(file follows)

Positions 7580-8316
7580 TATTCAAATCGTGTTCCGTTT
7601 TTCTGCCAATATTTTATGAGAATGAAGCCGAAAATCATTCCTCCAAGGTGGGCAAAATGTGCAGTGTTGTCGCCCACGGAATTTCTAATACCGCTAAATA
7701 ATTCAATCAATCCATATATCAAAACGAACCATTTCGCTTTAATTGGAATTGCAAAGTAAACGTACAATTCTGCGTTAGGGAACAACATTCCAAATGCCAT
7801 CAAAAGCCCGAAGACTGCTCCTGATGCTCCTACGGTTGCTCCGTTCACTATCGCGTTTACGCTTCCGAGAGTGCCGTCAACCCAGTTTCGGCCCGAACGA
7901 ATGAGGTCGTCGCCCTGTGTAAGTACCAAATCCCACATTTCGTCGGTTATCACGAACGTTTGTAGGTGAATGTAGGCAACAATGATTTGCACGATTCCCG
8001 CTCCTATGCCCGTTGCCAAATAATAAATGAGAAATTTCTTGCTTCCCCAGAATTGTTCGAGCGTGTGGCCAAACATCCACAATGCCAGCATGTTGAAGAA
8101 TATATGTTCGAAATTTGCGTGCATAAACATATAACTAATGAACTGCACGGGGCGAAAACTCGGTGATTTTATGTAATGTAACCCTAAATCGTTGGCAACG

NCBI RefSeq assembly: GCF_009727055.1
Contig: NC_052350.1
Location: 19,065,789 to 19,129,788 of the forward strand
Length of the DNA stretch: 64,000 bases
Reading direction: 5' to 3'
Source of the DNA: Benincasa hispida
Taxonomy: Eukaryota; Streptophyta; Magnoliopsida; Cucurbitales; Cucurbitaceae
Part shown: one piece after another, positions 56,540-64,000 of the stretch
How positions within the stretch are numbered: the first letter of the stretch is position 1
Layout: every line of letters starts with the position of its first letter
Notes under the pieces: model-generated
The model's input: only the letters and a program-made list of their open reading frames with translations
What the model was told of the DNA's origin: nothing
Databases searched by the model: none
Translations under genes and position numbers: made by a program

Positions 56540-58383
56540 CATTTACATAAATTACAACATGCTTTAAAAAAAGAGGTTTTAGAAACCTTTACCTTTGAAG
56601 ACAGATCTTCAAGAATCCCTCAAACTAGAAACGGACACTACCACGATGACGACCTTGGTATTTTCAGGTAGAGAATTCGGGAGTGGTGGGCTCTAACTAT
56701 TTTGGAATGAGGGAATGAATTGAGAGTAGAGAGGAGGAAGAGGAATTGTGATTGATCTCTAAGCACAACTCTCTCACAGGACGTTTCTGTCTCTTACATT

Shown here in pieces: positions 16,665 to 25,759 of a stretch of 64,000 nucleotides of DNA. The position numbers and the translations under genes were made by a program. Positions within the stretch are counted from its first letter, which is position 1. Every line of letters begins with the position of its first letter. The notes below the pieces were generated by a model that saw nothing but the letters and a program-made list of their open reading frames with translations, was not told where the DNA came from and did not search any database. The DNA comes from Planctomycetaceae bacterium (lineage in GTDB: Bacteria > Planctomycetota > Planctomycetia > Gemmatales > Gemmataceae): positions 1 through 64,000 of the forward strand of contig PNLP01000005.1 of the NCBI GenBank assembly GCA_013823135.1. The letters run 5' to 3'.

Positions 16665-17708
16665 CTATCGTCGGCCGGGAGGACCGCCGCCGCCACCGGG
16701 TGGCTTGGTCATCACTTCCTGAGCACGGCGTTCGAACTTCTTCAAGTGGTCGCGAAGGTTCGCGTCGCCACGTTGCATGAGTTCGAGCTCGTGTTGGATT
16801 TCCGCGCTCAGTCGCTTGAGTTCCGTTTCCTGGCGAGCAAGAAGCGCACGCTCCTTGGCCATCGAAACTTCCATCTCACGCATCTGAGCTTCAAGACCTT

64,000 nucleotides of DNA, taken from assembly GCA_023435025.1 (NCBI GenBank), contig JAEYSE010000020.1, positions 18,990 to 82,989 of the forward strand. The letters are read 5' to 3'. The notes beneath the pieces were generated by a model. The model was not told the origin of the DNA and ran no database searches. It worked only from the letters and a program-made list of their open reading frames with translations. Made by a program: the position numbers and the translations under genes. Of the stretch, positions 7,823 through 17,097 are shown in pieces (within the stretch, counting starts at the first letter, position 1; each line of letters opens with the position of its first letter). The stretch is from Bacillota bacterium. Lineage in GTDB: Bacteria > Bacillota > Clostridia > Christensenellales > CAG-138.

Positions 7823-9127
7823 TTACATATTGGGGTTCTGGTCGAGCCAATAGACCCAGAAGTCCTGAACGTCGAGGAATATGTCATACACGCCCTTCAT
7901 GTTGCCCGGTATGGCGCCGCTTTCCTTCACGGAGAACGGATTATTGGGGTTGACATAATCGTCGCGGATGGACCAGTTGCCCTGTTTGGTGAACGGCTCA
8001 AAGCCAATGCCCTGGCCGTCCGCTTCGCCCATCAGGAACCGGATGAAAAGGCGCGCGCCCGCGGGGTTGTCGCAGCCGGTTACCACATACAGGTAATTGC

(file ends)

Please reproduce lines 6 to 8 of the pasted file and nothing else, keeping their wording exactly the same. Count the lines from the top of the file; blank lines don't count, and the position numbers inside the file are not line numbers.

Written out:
7901 ATGAGGTCGTCGCCCTGTGTAAGTACCAAATCCCACATTTCGTCGGTTATCACGAACGTTTGTAGGTGAATGTAGGCAACAATGATTTGCACGATTCCCG
8001 CTCCTATGCCCGTTGCCAAATAATAAATGAGAAATTTCTTGCTTCCCCAGAATTGTTCGAGCGTGTGGCCAAACATCCACAATGCCAGCATGTTGAAGAA
8101 TATATGTTCGAAATTTGCGTGCATAAACATATAACTAATGAACTGCACGGGGCGAAAACTCGGTGATTTTATGTAATGTAACCCTAAATCGTTGGCAACG